Piacenza, a city in the Po Valley, is located on the right bank of the Po River, at the confluence to the west of the Trebbia River and to the east of the Nure Torrent. Its geographical position has always been strategic in military terms and has led to its position today as an important railway and motorway hub. Populated right from ancient times, the city of Piacenza was founded on the banks of the Po River in 218 BC, probably on a previously existing Celtic establishment. The Romans founded the city as an outpost for the incumbent threat of a second Punic war with Hannibal, to consolidate conquests in Gallic territory and ward off the Celts.
Battle of the Trebbia
The Battle of the Trebbia, which took place on 18 December of 218 BC during the second Punic war, was the second battle engaged on this side of the Alps between the Roman legions of the consul Tiberius Sempronius Longus and the Carthaginian legions led by Hannibal. After having won the Battle of the Ticinus, with a disastrous outcome for the Roman legions, Hannibal got ready to conquer these zones. Once he had taken Clastidium (now known as Casteggio) by force, Hannibal also won the Battle of the Trebbia, during which about 20,000 soldiers were killed. Put Placentia – as Piacenza was then called – resisted successfully: the marshy land was drained, the production of wheat, barley and millet was increased and waving of wool was also started. The city thus became an important Roman municipality with an active port on the Po River during the period of the Republic and Empire.
From the fall of the Western Roman Empire to the start of the year 1,000.
It was indeed in Piacenza, in 476 AD, that the historical cycle of the Western Roman Empire ended with the killing of the general Flavius Orestes and subsequent overthrowing of the last emperor, Romulus Augustus, by Odoacer, the king of the Herulians. After the fall of the Roman Empire, the city was sacked twice and then reconstructed following the barbarian invasions. It found itself at the centre of the war between the Goths and the troups of the Eastern Roman Empire.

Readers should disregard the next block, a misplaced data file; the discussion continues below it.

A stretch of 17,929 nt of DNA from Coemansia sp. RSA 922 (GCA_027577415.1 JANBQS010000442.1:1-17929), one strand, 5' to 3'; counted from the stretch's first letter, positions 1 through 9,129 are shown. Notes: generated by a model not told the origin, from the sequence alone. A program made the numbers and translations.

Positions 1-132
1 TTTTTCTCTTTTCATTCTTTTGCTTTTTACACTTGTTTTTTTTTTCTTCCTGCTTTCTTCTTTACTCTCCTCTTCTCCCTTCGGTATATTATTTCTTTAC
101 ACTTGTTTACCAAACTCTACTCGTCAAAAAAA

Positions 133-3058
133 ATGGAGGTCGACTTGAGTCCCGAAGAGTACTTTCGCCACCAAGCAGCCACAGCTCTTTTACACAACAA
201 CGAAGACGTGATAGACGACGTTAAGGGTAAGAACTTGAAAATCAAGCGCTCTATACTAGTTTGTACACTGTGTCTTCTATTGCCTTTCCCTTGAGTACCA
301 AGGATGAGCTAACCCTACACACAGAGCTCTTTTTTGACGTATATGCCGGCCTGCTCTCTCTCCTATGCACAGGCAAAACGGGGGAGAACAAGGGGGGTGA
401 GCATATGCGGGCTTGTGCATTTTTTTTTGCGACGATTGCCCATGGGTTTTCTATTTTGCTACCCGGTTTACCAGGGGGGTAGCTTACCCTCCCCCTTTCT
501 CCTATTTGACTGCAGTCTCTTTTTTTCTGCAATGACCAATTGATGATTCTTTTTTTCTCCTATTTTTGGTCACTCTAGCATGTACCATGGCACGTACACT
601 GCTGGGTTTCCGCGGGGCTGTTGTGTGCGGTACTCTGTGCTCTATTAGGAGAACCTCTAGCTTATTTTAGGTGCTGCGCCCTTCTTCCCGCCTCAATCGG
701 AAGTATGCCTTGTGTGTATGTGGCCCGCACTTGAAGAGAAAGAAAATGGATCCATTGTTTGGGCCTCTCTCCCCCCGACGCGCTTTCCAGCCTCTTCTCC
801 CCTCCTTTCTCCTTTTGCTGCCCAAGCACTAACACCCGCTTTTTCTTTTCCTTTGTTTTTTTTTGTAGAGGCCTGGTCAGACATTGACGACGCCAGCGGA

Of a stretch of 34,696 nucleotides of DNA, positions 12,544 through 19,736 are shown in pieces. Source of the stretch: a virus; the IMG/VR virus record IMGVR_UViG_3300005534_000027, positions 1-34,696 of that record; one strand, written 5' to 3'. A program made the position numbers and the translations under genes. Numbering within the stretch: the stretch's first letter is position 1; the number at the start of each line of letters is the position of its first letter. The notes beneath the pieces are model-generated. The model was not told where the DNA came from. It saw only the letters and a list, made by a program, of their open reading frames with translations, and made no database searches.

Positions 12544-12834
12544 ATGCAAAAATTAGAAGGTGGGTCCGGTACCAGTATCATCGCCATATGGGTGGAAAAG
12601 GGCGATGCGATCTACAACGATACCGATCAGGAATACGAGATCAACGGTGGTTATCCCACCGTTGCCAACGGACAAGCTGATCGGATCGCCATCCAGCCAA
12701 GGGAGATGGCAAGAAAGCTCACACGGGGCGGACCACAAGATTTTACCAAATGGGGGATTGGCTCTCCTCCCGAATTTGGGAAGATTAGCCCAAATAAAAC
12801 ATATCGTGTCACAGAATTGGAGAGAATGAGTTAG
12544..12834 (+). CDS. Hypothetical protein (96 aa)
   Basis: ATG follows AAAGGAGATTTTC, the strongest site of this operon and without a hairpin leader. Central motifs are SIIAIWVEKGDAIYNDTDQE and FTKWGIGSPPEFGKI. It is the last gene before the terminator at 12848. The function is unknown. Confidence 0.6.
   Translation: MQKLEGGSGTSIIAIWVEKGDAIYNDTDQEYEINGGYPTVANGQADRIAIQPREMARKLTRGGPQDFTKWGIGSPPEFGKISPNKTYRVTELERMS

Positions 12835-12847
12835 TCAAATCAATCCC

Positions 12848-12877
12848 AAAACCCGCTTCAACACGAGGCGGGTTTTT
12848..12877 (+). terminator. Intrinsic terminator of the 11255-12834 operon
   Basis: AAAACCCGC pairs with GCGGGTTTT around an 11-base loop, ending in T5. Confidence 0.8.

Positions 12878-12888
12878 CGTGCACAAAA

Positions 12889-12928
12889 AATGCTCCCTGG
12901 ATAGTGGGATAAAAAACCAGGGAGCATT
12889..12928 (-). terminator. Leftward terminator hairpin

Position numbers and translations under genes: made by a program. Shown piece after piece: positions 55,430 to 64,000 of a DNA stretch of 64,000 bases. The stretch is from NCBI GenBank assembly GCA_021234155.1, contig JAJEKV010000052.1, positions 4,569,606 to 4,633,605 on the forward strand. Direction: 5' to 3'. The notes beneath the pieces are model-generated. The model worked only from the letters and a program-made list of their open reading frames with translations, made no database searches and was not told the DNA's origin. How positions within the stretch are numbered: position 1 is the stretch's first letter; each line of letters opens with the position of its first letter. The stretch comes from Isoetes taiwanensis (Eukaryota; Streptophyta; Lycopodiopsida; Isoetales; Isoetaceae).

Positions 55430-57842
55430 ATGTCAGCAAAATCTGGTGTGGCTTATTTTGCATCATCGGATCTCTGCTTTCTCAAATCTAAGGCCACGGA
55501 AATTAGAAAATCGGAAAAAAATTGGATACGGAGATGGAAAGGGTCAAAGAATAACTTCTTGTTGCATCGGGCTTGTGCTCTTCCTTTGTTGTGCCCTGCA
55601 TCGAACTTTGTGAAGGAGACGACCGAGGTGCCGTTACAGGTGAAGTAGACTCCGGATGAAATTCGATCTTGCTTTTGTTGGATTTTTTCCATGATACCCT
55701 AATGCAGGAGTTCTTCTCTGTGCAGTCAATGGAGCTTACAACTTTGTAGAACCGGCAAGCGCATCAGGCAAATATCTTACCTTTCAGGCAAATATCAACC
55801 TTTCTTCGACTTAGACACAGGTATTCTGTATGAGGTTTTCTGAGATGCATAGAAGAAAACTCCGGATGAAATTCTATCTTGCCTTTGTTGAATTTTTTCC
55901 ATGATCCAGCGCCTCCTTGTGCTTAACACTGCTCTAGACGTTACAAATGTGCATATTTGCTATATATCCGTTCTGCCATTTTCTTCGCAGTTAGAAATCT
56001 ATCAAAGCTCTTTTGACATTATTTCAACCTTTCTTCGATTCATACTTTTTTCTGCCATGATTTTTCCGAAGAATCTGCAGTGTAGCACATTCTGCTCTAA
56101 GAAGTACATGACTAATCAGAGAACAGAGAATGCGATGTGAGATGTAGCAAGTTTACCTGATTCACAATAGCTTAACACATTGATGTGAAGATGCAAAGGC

The city’s fate improved when it became the seat of Lombard nobility (i.e. when the seat of a Lombard duchy was established there), but only with its domination by the Franks in the 9th century was the city really reborn.
Piacenza became increasingly important as of the year 1,000, when it enjoyed population and economic growth, aided by its location on the Via Francigena, which brought numerous pilgrims and merchants to the city.
In 1095 Pope Urban II held the major Council of Piacenza, in which the pleas for help from the Emperor of Constantinople against the “infidels” was read. The place of this event can be identified today in Piazza delle Crociate (= Crusade Square), in Via Campagna.
Union with Italy
On 10 May 1858, with a plebiscite, Piacenza applied for annexation to the nascent Kingdom of Italy, then still known as the Kingdom of Sardinia. On 14 May a delegation consisting of illustrious city people, delivered the results of the plebiscite to King Carlo Alberto, who was camped near Verona. The monarch thus proclaimed Piacenza the “Primogenita dell’Unità d’Italia” (= the first-born city of the Unification of Italy) – a title of which the city is still very proud today.